Irving Petlin

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Irving Petlin
Irving Petlin at Kent Fine Art, New York, 2015.tif
Irving Petlin at Kent Fine Art, New York, 2015
BornDecember 17, 1934
DiedSeptember 1, 2018 (aged 83)
EducationArt Institute of Chicago 1953-1956. Yale University, MFA, 1960
Known forPainting, Pastel
MovementChicago Imagist

Irving Petlin (December 17, 1934 – September 1, 2018) was an American artist and painter renowned for his mastery of the pastel medium and collaborations with other artists (including Mark di Suvero and Leon Golub) and for his work in the "series form"[1] in which he employed the raw materials of pastel, oil paint and unprimed linen, and found inspiration in the work of writers and poets including Primo Levi, Bruno Schulz, Paul Celan, Michael Palmer and Edmond Jabès.[2]

Petlin attended the Art Institute of Chicago from 1953-1956 where he received his BFA during the height of the Chicago Imagist movement. At a critical juncture Petlin attended Yale to study under Josef Albers, subsequently earning his MFA in 1960.[2] In 1964, his work was shown at the Hanover Gallery in London and Galerie du Dragon in Paris, where he influenced the Nouvelle figuration [fr] movement. That same year, Petlin was invited to teach at UCLA as a visiting artist, along with artists Richard Diebenkorn and Llyn Foulkes.

While in California, he was a principal organizer of the "Artist’s Protest movement against the war in Vietnam." In open meetings held at the Dwan Gallery, of which John Weber was the director, he founded the Artists’ Protest Committee. In 1966, Petlin planned the Peace Tower with help of Mark di Suvero, as well as Philip Lieder, Craig Kauffman, Larry Bell, Walter Hopps, Rolf Nelson, Judy Chicago, Lloyd Hamrol, Hardy Hanson, Eric Orr, Tanya Nuefeld, and others. "The Artists’ Call" for the tower is published in four languages, and works arrive from all over the world to be attached to it. The finished tower, was dedicated by Susan Sontag and ultimately attacked overnight. The following year, in 1965, Petlin had his first major one-man exhibition held at the Palais des Beaux Arts in Brussels. Shortly thereafter, he returned to New York City with his family and moved into an apartment on West 11th Street. At this time, his growing commitment to the American milieu resulted in the completion of the painting The Burning of Los Angeles. During this period, Petlin Was a founder and a participant in Artists and Writers Against the War in Vietnam. He also toom part in the Art Workers Coalition, the Art Strike, the Moratorium and the Venice Biennale.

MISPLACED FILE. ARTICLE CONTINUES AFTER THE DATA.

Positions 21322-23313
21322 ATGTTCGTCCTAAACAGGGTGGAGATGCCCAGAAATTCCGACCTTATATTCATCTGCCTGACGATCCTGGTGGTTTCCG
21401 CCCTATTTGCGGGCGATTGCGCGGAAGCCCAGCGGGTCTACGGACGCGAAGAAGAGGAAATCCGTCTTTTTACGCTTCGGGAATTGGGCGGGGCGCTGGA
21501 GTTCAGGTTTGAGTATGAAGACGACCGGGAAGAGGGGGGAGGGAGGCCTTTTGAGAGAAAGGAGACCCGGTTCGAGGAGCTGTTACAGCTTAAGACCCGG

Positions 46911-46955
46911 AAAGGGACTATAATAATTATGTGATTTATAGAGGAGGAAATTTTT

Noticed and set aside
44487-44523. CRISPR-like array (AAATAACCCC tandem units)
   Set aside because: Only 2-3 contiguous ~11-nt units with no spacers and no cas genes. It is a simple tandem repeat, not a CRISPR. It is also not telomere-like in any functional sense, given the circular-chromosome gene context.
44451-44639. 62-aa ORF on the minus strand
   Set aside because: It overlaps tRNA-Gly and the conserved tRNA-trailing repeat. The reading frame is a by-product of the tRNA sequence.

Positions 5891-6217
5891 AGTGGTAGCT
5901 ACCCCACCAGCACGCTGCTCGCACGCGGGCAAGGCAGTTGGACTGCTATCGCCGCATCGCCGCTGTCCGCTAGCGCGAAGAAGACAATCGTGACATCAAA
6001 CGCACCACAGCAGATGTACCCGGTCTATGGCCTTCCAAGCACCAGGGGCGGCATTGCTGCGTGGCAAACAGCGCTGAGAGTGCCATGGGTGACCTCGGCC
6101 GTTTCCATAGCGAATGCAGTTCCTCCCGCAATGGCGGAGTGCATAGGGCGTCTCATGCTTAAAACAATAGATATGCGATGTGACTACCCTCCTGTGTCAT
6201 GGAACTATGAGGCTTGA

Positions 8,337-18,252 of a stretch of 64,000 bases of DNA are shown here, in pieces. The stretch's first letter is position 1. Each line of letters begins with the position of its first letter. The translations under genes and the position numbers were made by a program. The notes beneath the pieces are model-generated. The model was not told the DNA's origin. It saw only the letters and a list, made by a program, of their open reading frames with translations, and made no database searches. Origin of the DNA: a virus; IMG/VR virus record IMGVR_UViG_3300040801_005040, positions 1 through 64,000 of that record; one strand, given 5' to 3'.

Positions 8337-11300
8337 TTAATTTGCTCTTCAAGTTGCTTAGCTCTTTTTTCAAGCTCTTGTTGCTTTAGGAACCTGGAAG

The Burning of Los Angeles (1965–1967).jpg

The Burning of Los Angeles (1965–1967)

(Collection of the Fine Arts Museums of San Francisco)

From the 1960s, when he became one of the founding members of "Artists and Writers Against the War in Vietnam," Petlin was a leader in political activism by visual artists. He created the iconic anti-Vietnam War poster And babies in 1969. Petlin continued his militant interventions after the 1960s through such activities as his participation in the "Artists' Call Against the U.S. Intervention in Central America".[3] Petlin taught at the University of California, Los Angeles, the Cooper Union in New York, as well as the Pennsylvania Academy of the Fine Arts in Philadelphia. He lived in Paris, New York and Martha's Vineyard, Massachusetts.

Petlin died of liver cancer in Martha's Vineyard, Massachusetts on September 1, 2018 at the age of 83.[4]

Selected exhibitions[edit]


  1. ^ Palmer, Michael. Active Boundaries: Selected Essays and Talks. New York: New Directions Publishing, 2008. p. 164
  2. ^ a b "Irving Petlin: A retrospective". 2010-01-29. Retrieved 2014-06-02.
  3. ^ International School of Painting, Drawing, and Sculpture in Umbria, Italy Archived November 12, 2009, at the Wayback Machine
  4. ^ "Irving Petlin, Artist Who Recorded Injustice, Dies at 83". The New York Times. September 7, 2018.
  5. ^
  6. ^

External links[edit]

Petlin sites and artist pages
Others on Petlin, including reviews & perspectives
Petlin in his own words